By KHRISNA RUSSELL
Deputy Chief Reporter
MANY displaced residents of The Mudd and Pigeon Peas shanty towns are wedged between a rock and a hard place because Haiti is in no position to accept them and their homes in Abaco have been completely wiped out.
Haiti has no functioning government; its parliament is not in session and it doesn’t have a national budget.
This was the opinion of Haitian Chargé d'Affaires Dorval Darlier yesterday, who said while he agrees with the government’s six-month construction ban in unregulated communities in Abaco, it highlights the uncertainty and fears of people who once called these places home. On Sunday, the government issued a ban ordering no new construction in those communities. The ban will be enforced for six months or longer if government sees the need.
But with Haiti’s government remaining in turmoil, Mr Darlier was noncommittal on advising people to return there. “You know we are in a situation of crisis right now,” Mr Darlier told The Tribune yesterday.
“We don’t have no legitimate government in place as you know. On both sides, there’s a lot of pressure. There are a lot of problems so to speak. We try to see what the best way to assist them (is), but in fact we are waiting.
“I’m not in the position to tell them go back or to stay. It’s up to them to know and see and wait (according) to the position they are …if they want to go back, if they want to stay. If they can stay, they stay. If they have to go, they have go,” he said.
Asked if his government planned to assist with accommodations for undocumented migrants and those of Haitian decent, Mr Darlier told The Tribune: “It’s early, but both governments are going to sit together very soon because we can come to an agreement to see what we’re going to do.”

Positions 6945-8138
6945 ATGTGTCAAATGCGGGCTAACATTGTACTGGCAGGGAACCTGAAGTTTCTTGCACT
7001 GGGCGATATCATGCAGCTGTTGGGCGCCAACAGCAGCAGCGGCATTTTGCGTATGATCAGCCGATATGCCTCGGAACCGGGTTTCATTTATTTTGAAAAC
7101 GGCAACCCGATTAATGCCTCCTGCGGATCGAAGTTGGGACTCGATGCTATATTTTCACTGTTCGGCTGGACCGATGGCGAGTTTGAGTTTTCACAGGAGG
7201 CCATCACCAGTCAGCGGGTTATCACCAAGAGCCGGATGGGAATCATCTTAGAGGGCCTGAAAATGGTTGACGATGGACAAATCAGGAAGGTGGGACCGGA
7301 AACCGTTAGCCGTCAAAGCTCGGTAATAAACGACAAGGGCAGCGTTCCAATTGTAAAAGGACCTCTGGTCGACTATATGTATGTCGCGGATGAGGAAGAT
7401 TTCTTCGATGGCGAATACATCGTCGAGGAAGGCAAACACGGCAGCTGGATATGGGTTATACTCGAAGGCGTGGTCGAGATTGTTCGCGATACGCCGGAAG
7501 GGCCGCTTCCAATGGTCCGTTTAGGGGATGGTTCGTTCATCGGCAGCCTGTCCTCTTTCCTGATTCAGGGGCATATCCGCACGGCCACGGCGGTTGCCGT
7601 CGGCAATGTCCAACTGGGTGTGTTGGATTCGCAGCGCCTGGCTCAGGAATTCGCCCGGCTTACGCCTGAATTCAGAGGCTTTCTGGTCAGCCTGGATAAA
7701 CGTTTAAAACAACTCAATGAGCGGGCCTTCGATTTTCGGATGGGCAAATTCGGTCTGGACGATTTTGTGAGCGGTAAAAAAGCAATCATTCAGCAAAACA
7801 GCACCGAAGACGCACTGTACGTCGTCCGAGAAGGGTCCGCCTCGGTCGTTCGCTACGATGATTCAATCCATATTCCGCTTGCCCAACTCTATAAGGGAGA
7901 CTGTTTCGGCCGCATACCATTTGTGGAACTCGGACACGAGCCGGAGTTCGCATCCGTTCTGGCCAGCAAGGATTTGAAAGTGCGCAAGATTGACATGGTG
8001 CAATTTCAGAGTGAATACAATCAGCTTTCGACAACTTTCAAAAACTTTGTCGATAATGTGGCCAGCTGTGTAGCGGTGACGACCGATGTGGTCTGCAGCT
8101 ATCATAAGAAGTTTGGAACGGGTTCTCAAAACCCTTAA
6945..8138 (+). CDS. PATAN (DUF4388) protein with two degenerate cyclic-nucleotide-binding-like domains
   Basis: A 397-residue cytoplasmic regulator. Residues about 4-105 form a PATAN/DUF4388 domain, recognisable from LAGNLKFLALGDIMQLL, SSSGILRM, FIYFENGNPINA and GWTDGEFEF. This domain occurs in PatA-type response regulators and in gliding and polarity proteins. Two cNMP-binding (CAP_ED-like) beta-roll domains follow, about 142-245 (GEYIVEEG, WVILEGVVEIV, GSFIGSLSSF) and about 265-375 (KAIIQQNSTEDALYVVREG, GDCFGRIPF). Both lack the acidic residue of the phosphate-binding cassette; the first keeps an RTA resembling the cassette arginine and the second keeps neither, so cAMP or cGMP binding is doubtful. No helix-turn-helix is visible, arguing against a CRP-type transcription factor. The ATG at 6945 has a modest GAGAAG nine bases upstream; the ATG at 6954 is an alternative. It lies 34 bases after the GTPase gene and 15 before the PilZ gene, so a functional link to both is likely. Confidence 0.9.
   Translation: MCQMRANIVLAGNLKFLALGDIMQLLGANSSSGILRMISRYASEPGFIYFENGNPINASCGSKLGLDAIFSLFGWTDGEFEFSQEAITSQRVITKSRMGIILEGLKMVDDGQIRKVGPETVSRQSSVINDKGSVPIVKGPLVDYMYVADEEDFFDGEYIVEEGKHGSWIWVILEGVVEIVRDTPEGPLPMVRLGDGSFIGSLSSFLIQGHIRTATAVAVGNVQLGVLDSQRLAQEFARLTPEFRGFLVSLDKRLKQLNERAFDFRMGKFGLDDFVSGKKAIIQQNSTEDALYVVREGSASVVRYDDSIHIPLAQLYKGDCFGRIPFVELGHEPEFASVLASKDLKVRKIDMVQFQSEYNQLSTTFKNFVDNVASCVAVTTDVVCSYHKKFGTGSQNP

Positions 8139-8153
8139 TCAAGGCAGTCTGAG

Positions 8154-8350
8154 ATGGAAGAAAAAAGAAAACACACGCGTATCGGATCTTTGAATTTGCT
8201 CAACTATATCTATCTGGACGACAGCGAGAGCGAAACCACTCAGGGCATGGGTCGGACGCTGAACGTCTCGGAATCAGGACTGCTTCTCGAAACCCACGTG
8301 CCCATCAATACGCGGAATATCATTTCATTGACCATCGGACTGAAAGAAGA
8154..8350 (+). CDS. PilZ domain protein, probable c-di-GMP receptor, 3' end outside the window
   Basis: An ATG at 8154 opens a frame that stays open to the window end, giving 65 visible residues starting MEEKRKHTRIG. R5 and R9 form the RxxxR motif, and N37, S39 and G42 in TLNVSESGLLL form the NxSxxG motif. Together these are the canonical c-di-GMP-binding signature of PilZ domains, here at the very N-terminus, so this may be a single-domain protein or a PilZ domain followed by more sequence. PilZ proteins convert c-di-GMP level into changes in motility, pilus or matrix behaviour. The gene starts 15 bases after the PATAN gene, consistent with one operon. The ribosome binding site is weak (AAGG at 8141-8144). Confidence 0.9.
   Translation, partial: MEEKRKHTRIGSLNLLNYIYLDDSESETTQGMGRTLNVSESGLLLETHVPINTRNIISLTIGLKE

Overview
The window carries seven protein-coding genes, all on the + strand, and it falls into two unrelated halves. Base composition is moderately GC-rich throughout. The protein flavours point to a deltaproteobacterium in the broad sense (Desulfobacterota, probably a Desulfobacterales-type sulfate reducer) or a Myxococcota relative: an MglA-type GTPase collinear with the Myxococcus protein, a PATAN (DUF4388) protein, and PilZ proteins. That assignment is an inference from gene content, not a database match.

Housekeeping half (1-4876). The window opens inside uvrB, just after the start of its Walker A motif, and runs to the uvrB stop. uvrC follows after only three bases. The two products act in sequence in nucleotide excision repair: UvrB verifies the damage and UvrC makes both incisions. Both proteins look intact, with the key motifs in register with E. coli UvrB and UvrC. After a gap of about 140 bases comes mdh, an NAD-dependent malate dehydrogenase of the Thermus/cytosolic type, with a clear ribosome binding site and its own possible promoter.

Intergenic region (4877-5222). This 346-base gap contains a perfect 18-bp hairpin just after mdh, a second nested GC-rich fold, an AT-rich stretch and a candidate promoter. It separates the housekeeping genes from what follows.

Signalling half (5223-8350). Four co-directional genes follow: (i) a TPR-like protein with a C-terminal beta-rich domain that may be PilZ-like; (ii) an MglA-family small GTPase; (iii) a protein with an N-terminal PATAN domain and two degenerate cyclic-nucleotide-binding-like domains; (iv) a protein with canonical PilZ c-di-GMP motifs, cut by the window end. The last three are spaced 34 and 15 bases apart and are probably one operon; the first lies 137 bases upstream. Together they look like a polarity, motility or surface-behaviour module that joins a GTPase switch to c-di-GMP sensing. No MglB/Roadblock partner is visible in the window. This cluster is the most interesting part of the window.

But according to him, the Bahamas government has yet to agree to discussions.
He also said: “I am still waiting on my government to indicate how it can assist with the housing situation. I think you know we don’t have the government in place. There is no budget, absolutely nothing.
“We are waiting for the parliament. It is still not functioning that’s where we are stuck for now.”
Given the situation, Mr Darlier said he, along with the scores of displaced people, are depending on the compassion of the Bahamas government.
“I know the Bahamian government is very compassionate over the Haitian people and we are still waiting to see the best (way) they can help.
“We still expecting the best from them to continue to support Haitians because the Bahamians support Haitians for years and I’m still hoping they still have the good heart to continue,” he said.
Regarding the construction ban, Mr Darlier said: “Whatever decision the government has made I had to respect it. The land is not the Haitian community’s land, it’s for the government and they have to do what they feel is best for the country.”
On Sunday, the Ministry of Housing and Environment issued an order prohibiting the construction of residential or commercial buildings in The Mudd, Pigeon Peas, Sand Bank and Farm Road communities of Abaco.
The areas were flattened by Hurricane Dorian.
Before the hurricane decimated them, they had more than 1,000 homes and an estimated population size of 3,500, according to government reports.
Prime Minister Dr Hubert Minnis has said buildings in these communities were of inferior construction and were not up to safety codes.
Until a plan for the areas has been finalised, the government plans to erect tent cities to get people back to Grand Bahama and Abaco.
Earlier this month, Mr Darlier appealed to the government to grant temporary asylum to undocumented migrants affected by Hurricane Dorian.
Last December, head of the Shanty Town Action Task Force, Senator Dion Foulkes said most shanty town dwellers across Abaco have legal status permitting them to reside in the country.